Your first interaction with Addison, however, isn't indicative of the rest of the game. It isn't even indicative of further interactions with the character in question. Unfortunately, it's one of the first things you see in the game, so it's going to stick with you—and be the lowest hanging meme fruit.
Goofy animations do still happen, but they tend to the lighthearted goofs we all expect from an open world RPG rather than busted cutscenes and conversations.
Your Bad Is My Good
Throughout the marketing campaign for Andromeda, Sarah Ryder—the female option for the protagonist—was criticized for being ugly. She was compared to an ogre, a goblin, a gremlin, whatever creepy-faced monster you can think of. I'm going to keep this one simple: I don't get it. I don't understand. I mean, look at her.
I know different people have different tastes. People find different things attractive. But come on, now. Am I living in Bizarro World where gorgeous is ugly? "But the animations!" People cry. "Her animations are so bad!"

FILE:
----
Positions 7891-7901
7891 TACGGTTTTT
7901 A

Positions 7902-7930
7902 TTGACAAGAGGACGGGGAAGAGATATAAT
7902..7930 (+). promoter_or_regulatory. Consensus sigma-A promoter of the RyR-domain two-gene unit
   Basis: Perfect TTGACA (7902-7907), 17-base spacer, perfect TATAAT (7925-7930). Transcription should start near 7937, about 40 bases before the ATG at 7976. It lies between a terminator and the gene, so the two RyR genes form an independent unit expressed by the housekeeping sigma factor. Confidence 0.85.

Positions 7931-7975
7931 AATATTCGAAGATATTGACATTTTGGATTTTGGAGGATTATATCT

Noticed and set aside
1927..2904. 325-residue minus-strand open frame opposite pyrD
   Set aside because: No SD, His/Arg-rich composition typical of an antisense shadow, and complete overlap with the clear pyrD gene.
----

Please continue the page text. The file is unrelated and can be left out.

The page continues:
Are they, though? Is that not a pretty good wait, what? Naw, I'm out animation? The shock, the hesitation, the bail-out. Here's the truth: Humans have stupid faces. Really, seriously stupid faces. Gloomy, grizzled characters are easy to represent in games. They scowl and grunt a lot. An expressive character is going to look silly at times because you look silly.
I challenge you to hold up your phone, record yourself making various expressions, then watch the footage. Make your angry face. Laugh. Be skeptical. Make the face you make when you're razzing a buddy. You look like a buffoon, my friend. It's going to be even worse if you pause the video for a still screencap.